- Some people are sensitive or allergic to certain types of condoms made of latex and this could cause irritation to the man’s penis or the woman’s vagina, though this is rare. In general condoms do not cause an irritation to either partner.
Carefully tear open the foil packaging (don’t use your teeth), making sure not to rip the latex condom inside. Before any contact is made between the penis and the vagina place the condom at the head of the erect penis. Squeeze the tip of the condom between your thumb and forefinger to prevent air being trapped and unroll the condom all the way to the base of the erect penis.
After ejaculation, withdraw the penis while it is still erect, holding the condom firmly in place at the base of the penis. Slide the condom off the penis, taking care not to spill any semen or to allow the penis to come into contact with the vagina. Although very rare, it is always good practice to check that the condom did not break before. Dispose of the used condom hygienically – tie the top so that nothing spills out and throw it in a rubbish bin (not in the toilet as it may cause a blockage).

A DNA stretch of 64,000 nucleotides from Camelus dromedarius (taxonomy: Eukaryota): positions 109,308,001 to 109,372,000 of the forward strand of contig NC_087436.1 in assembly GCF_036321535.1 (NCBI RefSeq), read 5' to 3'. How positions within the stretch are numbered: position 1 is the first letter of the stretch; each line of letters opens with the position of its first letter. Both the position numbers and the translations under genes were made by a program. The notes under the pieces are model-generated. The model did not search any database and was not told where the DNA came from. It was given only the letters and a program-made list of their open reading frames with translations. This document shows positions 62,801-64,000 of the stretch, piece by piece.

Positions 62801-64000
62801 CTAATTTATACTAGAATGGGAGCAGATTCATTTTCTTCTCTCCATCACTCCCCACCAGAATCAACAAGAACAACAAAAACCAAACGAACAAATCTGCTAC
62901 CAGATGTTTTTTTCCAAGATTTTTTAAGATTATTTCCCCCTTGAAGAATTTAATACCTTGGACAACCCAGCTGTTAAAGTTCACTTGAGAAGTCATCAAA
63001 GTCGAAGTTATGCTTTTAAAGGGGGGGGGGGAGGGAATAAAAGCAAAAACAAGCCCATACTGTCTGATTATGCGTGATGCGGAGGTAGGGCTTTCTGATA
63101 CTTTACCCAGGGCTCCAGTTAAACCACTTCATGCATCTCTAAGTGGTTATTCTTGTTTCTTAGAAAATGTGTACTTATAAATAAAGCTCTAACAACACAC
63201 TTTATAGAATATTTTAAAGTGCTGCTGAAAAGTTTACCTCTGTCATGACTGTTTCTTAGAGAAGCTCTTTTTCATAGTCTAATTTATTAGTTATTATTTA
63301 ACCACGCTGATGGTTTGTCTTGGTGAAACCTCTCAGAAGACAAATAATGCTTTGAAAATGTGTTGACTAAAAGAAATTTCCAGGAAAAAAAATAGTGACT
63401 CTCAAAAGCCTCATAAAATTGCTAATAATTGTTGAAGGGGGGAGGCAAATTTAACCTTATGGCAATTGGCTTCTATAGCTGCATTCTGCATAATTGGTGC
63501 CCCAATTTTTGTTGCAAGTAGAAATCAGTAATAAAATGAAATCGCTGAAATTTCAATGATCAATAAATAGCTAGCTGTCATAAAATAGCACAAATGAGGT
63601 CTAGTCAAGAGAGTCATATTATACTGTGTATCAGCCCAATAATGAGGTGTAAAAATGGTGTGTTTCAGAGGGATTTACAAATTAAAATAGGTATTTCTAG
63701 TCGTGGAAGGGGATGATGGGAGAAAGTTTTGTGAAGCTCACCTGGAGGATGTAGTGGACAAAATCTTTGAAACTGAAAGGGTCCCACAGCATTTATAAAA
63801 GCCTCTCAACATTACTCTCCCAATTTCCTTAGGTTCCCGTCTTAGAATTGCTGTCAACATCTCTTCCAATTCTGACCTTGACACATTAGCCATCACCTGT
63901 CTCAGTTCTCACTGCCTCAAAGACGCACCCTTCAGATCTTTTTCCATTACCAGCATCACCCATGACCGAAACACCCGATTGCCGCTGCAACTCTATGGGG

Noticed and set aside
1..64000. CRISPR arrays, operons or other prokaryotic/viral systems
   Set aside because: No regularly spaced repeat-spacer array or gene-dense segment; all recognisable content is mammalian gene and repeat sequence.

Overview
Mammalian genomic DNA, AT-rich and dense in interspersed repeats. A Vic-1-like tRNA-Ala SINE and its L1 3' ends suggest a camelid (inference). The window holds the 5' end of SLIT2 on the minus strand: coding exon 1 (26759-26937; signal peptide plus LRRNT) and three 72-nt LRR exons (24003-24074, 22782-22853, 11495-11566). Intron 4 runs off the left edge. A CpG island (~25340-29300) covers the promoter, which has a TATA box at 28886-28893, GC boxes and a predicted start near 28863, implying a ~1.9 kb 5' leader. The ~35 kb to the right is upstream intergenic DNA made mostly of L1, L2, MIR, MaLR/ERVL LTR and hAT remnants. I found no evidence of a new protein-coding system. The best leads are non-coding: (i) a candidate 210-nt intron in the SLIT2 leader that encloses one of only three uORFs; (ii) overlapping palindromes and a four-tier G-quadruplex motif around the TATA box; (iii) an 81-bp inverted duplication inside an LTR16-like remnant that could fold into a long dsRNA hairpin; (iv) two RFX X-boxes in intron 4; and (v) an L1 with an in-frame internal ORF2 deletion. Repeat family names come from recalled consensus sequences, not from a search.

Also known as “pulling out”, withdrawal is when the man withdraws his penis before finishing the sex act and ejaculates away from the woman’s genital area.
- Withdrawal is one of the least effective methods of preventing pregnancy as it is difficult to practice correctly all the time. If one hundred couples used the withdrawal method and continued on with their normal sex life then about 27 women would become pregnant.
- Withdrawal does not require any supplies or any visit to a pharmacy, so it is available in any situation with no preparation needed.
- Practising withdrawal promotes male involvement and couple communication.
- There are no side effects or effect on long-term fertility of practising withdrawal.
- Not all men can accurately sense when they are about to ejaculate, and may not be able to practice withdrawal.
- Using withdrawal correctly with every sex act is very difficult, making this an unreliable method of contraception for many couples.
- Withdrawal interrupts sex as the man must pull out of the woman before he is finished.